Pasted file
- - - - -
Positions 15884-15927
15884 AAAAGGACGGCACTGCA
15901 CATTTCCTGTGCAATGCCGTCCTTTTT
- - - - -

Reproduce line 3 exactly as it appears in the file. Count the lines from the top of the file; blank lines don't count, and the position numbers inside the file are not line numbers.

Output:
15901 CATTTCCTGTGCAATGCCGTCCTTTTT